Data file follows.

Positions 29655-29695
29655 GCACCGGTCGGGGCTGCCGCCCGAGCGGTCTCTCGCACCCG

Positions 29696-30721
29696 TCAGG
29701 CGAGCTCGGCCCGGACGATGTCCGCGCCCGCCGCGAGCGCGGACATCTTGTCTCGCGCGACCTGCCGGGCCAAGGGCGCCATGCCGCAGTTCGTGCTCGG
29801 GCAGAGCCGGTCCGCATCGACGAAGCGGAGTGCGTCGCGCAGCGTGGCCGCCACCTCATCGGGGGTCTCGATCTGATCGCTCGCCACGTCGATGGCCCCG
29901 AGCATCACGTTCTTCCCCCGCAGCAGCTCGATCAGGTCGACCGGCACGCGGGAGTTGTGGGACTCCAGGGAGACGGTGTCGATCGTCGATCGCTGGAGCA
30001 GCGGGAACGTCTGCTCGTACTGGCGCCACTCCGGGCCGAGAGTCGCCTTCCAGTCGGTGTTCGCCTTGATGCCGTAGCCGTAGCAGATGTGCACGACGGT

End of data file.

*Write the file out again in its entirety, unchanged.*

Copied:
Positions 29655-29695
29655 GCACCGGTCGGGGCTGCCGCCCGAGCGGTCTCTCGCACCCG

Positions 29696-30721
29696 TCAGG
29701 CGAGCTCGGCCCGGACGATGTCCGCGCCCGCCGCGAGCGCGGACATCTTGTCTCGCGCGACCTGCCGGGCCAAGGGCGCCATGCCGCAGTTCGTGCTCGG
29801 GCAGAGCCGGTCCGCATCGACGAAGCGGAGTGCGTCGCGCAGCGTGGCCGCCACCTCATCGGGGGTCTCGATCTGATCGCTCGCCACGTCGATGGCCCCG
29901 AGCATCACGTTCTTCCCCCGCAGCAGCTCGATCAGGTCGACCGGCACGCGGGAGTTGTGGGACTCCAGGGAGACGGTGTCGATCGTCGATCGCTGGAGCA
30001 GCGGGAACGTCTGCTCGTACTGGCGCCACTCCGGGCCGAGAGTCGCCTTCCAGTCGGTGTTCGCCTTGATGCCGTAGCCGTAGCAGATGTGCACGACGGT